What is Kidney Cancer?
Kidney cancer, also called renal cancer, is a disease in which kidney cells become malignant (i.e. cancerous) and grow out of control, forming a tumor. This disease rarely causes signs or symptoms to emerge in its early stages and there are currently no routine tests to screen for it in the absence of symptoms. However, symptoms that occur in the later stages include:
- Blood in urine
- Pain in back or side that doesn’t go away
- Loss of appetite
- Fever (intermittent)
In order to diagnose kidney cancer, doctors perform tests and procedures including blood and urine tests, imaging tests, and tissue biopsies. After a diagnosis is established, doctors will then assign a number, called a stage, to describe the extent and severity of the condition. The stages range from I-IV, with IV being the worst. Treatment options may include surgery, targeted therapy, radiation therapy, and clinical trials.
How Does VA Rate Kidney Cancer?
VA can rate kidney cancer in a number of ways based on the status of the disease and any accompanying or residual conditions that may be present. If a tumor is benign, it is evaluated under DC 7529, benign neoplasms of the genitourinary system, and rated based on how it affects the surrounding genitourinary system. If the tumor is malignant, or active, it is evaluated under Diagnostic Code (DC) 7528, malignant neoplasms of the genitourinary system, and given a 100 percent disability rating. This 100 percent disability rating will continue for the first six months after the last treatment, at which point it is re-evaluated. If the cancer is no longer active, it is then rated based on any residual symptoms, such as renal dysfunction.
Ratings of the genitourinary system based on dysfunctions are found under 38 CFR § 4.115a. Renal dysfunction, which is most commonly associated with kidney cancer, is rated as follows:
- “100% – requiring regular dialysis, or precluding more than sedentary activity from one of the following: persistent edema and albuminuria; or, BUN more than 80mg%; or, creatinine more than 8mg%; or, markedly decreased function of kidney or other organ systems; especially cardiovascular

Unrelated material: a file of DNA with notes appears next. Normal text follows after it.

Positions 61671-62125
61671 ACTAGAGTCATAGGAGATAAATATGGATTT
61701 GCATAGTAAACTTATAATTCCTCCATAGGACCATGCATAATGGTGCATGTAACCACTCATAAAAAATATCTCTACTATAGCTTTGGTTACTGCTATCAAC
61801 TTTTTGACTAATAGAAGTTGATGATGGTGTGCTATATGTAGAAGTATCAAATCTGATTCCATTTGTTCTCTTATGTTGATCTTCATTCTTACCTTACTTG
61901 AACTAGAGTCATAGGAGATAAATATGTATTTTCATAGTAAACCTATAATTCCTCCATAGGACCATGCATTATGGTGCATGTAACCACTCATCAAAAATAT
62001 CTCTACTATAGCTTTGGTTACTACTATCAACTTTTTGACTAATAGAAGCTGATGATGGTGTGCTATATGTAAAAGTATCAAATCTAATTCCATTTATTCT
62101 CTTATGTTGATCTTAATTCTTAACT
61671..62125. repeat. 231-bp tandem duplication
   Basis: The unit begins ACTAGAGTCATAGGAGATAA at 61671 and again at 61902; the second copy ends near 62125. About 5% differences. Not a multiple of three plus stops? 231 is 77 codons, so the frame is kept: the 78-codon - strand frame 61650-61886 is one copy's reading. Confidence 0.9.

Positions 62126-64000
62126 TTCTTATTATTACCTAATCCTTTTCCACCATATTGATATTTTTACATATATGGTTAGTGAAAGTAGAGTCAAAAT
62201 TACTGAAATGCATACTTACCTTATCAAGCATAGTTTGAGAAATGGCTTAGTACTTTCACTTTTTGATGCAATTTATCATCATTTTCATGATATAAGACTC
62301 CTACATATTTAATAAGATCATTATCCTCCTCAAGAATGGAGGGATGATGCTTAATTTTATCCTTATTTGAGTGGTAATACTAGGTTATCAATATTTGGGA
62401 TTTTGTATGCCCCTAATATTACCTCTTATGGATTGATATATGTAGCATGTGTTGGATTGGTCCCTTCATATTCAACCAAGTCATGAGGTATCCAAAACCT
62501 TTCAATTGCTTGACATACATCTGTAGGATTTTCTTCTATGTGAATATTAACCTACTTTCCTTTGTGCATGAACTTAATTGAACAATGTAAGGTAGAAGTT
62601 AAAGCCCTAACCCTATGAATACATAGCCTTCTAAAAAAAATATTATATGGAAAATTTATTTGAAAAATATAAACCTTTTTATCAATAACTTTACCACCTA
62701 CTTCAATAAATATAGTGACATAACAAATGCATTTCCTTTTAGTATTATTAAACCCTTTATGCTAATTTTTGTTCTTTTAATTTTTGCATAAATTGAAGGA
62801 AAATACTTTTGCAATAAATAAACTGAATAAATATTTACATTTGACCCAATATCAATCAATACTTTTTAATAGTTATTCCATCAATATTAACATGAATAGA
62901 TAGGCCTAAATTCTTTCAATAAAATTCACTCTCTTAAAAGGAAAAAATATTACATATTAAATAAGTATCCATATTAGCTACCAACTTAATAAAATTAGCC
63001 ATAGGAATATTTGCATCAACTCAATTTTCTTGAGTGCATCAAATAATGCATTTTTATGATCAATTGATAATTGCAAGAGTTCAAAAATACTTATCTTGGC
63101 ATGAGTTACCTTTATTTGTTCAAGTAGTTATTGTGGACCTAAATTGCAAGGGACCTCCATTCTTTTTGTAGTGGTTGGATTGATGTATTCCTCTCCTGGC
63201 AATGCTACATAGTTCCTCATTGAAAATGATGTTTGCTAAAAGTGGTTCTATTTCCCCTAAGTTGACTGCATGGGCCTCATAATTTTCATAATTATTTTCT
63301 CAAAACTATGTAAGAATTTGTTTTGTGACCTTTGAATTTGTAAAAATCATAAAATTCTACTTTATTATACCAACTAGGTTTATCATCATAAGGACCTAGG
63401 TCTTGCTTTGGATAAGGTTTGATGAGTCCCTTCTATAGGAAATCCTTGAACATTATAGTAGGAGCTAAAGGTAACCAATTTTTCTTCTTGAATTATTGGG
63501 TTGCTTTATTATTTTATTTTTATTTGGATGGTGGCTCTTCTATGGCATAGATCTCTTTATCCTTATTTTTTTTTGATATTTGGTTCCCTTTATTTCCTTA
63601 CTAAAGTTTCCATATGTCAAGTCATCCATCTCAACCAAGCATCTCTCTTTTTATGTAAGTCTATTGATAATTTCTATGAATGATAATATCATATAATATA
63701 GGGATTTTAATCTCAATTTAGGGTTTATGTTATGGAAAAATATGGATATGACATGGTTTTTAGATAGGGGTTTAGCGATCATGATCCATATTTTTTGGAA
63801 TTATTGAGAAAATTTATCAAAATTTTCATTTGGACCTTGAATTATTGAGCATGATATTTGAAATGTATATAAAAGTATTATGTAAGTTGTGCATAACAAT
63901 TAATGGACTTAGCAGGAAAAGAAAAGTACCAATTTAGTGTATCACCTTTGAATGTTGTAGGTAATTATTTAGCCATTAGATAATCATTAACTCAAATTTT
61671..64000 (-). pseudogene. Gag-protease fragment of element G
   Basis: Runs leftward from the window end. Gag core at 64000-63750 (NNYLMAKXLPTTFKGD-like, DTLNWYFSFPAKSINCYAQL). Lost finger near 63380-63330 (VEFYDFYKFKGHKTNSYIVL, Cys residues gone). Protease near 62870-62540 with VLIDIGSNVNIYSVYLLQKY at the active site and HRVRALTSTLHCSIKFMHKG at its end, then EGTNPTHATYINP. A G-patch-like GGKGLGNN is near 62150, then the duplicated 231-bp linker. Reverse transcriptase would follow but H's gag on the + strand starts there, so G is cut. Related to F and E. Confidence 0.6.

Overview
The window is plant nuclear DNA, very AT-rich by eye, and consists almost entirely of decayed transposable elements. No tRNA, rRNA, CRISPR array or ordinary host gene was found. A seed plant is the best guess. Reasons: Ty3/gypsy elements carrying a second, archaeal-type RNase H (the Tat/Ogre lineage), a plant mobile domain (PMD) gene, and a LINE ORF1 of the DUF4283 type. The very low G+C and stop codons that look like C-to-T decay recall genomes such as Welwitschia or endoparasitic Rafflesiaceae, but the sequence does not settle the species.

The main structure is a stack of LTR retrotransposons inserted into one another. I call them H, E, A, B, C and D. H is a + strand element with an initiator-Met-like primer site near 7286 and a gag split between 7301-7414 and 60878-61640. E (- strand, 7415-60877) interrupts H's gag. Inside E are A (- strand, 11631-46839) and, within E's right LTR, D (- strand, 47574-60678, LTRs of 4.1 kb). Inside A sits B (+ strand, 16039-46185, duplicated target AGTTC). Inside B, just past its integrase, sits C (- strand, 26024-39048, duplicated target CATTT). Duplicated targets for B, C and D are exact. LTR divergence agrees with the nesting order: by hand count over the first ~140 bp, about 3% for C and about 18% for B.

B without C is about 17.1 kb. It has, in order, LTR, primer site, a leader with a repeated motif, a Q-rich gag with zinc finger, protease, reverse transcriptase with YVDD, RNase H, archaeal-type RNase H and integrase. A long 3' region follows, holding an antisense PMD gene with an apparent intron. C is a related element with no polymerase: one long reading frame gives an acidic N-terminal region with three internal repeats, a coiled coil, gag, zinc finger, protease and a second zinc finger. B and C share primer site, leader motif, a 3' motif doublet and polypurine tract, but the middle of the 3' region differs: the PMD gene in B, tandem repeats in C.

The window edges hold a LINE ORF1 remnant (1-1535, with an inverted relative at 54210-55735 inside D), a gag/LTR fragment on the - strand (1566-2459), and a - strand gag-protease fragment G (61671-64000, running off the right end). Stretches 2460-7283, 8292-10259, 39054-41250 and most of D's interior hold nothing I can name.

- 80% – persistent edema and albuminuria with BUN 40 to 80mg%; or, creatinine 4 to 8mg%; or, generalized poor health characterized by lethargy, weakness, anorexia, weight loss, or limitation of exertion
- 60% – constant albuminuria with some edema; or, definite decrease in kidney function; or, hypertension at least 40% disabling under DC 7101
- 30% – albumin constant or recurring with hyaline and granular casts or red blood cells; or, transient or slight edema or hypertension at least 10% disabling under DC 7101
- 0% – albumin and casts with acute nephritis; or, hypertension non-compensable under DC 7101
Camp Lejeune Water Contamination and Kidney Cancer
From 1953 to 1987, everyone living or working at Camp Lejeune was exposed to a variety of toxins in the water and later, many became sick with a host of health problems. Veterans with at least 30 days of service (consecutive or nonconsecutive) at Camp Lejeune, North Carolina within that time period may be eligible for service connection on a presumptive basis for certain conditions associated with the water contamination, including kidney cancer. In order to receive presumptive service connection for kidney cancer, Camp Lejeune veterans must show that they served during the specified time period and have a current diagnosis.
Agent Orange Exposure and Kidney Cancer
The Institute of Medicine (IOM) has studied the relationship between Agent Orange and a long list of cancers. Based on its research, it grouped the list into three categories based on the strength of relationship between exposure and the diseases: sufficient evidence of an association, limited/suggestive evidence of an association, and inadequate/insufficient evidence. The IOM determined kidney cancer falls into the inadequate/insufficient category. As a result, VA does not include it as a presumptive condition related to Agent Orange exposure. However, veterans can still apply for service connection on a direct basis. In this case, they would need to establish a nexus that links their kidney cancer to the exposure, or some other event, they experienced during service.
Other VA Benefits for Kidney Cancer
VA provides a variety of other benefits related to kidney cancer and disease regardless of veterans’ service-connected or non-service-connected status.
VA offers healthcare services to veterans with chronic kidney disease regardless of whether they are service connected for the condition. Specifically, dialysis care is a covered benefit under VA’s Medical Benefits Package for veterans enrolled in VA healthcare. A list of all Veterans Health Administration dialysis facilities can be found on VA’s website.
Home-care dialysis performed by patient or designated caregiver at his or her home is an alternative to in-center dialysis if the veteran chooses VA as his or her provider. If veterans are medically acceptable candidates, VA will provide them with the necessary training, medical equipment and supplies, and home support required to perform home dialysis. In this case, there are two types of home dialysis: hemodialysis and peritoneal dialysis. VA must make both types available to veterans, or offer it through non-VA healthcare if the veteran’s VA facility is unable to provide that service.
Kidney transplants are also available for veterans who are eligible. A list of locations that provide kidney transplant services can be found on VA’s website as well.
Call Chisholm Chisholm & Kilpatrick LTD for a Free Case Evaluation: 800-544-9144
If you are currently suffering from kidney cancer and are interested in pursuing VA disability benefits, Chisholm Chisholm & Kilpatrick LTD may be able to help. Our firm is highly experienced in handling a variety of claims and appeals. Call our office for a free case evaluation today: 800-544-9144.